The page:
After some new biologics entered clinical trials at the beginning of the year, things have been quiet on the clinical testing front. That has just changed, as two new investigative drugs have entered the market: UCB5857 and LY3090106.
LY3090106 first appeared in a phase 1 clinical study for rheumatoid arthritis in 2013. That study completed in September, and was presumably successful, as Eli Lily, the maker of the drug, has opened an additional trial for SS. I haven’t been able to gather any information on the drug in question, aside from the fact that it is a biologic agent. As a phase 1 trial, this study will only be evaluating the safety and absorption of the drug; there will need to be additional phase 2 & 3 trials to study how effective it is. As a result, this drug is many years away from potential use on the market.
UCB5857 is a little further along as a phase 2 study that is currently recruiting (in Europe), having completed a phase 1 study in March. There is more information available about this experimental drug. It is not, like most recent auto-immune treatment drugs, a biologic agent. Instead, it is a kinase inhibitor. From the recently published “Phosphatidylinositol-3-Kinase Delta Pathway a Novel Therapeutic Target for Sjogren’s Syndrome“:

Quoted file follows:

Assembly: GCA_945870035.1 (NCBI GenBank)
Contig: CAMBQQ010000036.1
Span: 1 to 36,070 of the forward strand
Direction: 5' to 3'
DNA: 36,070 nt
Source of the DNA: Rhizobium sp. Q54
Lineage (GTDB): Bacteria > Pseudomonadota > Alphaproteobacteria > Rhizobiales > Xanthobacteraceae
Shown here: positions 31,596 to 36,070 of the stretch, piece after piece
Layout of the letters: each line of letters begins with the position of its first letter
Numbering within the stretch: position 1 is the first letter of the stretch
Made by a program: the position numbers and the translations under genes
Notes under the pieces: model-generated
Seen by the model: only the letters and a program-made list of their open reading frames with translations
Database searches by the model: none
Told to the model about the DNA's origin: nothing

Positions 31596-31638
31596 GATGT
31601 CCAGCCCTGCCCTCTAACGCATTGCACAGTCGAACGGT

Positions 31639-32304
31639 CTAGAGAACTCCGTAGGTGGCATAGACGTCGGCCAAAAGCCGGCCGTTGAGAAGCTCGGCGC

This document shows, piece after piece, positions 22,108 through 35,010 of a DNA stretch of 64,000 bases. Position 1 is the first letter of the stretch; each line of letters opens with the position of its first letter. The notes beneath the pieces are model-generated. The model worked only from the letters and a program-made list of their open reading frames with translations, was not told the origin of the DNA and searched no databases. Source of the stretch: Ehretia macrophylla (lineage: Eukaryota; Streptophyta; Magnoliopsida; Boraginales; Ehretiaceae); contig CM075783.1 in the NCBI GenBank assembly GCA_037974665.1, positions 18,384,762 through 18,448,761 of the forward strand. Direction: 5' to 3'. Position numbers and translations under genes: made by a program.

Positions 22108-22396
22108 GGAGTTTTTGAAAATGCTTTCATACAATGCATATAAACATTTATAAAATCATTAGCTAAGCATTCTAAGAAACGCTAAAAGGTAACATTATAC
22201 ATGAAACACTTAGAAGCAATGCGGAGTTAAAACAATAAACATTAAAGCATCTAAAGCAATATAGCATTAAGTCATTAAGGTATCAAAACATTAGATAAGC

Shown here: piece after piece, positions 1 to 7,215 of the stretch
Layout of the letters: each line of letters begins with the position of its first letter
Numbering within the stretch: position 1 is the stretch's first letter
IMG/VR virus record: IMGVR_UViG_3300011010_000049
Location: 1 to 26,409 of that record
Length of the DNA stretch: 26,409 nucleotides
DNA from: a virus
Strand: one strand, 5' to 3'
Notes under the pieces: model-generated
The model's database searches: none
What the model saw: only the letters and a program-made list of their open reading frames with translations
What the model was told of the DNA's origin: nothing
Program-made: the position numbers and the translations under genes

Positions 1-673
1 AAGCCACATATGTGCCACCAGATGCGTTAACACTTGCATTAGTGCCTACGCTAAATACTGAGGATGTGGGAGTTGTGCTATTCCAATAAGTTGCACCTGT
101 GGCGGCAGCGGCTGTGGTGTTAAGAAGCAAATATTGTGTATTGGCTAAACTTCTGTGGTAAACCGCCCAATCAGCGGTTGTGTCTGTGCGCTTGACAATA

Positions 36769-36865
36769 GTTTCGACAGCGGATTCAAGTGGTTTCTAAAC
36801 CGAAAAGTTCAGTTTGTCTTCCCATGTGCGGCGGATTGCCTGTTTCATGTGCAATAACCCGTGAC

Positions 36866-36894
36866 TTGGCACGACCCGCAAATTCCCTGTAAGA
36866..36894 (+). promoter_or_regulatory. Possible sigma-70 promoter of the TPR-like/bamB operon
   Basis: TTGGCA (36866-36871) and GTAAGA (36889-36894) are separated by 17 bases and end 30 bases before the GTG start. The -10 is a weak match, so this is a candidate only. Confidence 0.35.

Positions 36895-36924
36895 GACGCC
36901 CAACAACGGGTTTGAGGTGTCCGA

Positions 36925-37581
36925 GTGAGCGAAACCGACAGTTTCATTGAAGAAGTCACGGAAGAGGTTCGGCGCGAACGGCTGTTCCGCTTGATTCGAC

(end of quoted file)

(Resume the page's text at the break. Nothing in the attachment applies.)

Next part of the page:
UCB5857, a small molecule inhibitor of PI3Kδ, was used in vivo in an inducible model of ectopic lymphoneogenesis in murine salivary glands that mimics Sjögren’s syndrome… In vivo, we observed a decrease in the number of T and B cells in cannulated salivary glands of mice prophylactically treated with UCB5857… Preliminary data suggest that PI3Kδ is engaged in several cells present in the salivary glands of patients with SS and might contribute to disease pathogenesis. Accordingly, prophylactic and therapeutic blocking of PI3Kδ results in disaggregation of the inflammatory foci and resolution of salivary gland inflammation in an animal model of SS.
Biologic drugs make up the vast majority of potential new SS treatments, so it’s refreshing to see a different angle being taken. UCB5857 could be ready for human use in as few as 5 years, so it is worth keeping an eye on.
Once again, it is refreshing to see pharmaceutical companies including SS testing in the early stages of a new treatment, rather than an after-the-face run of trials after getting approval for a disease with more mindshare, like Lupus or rheumatoid arthritis.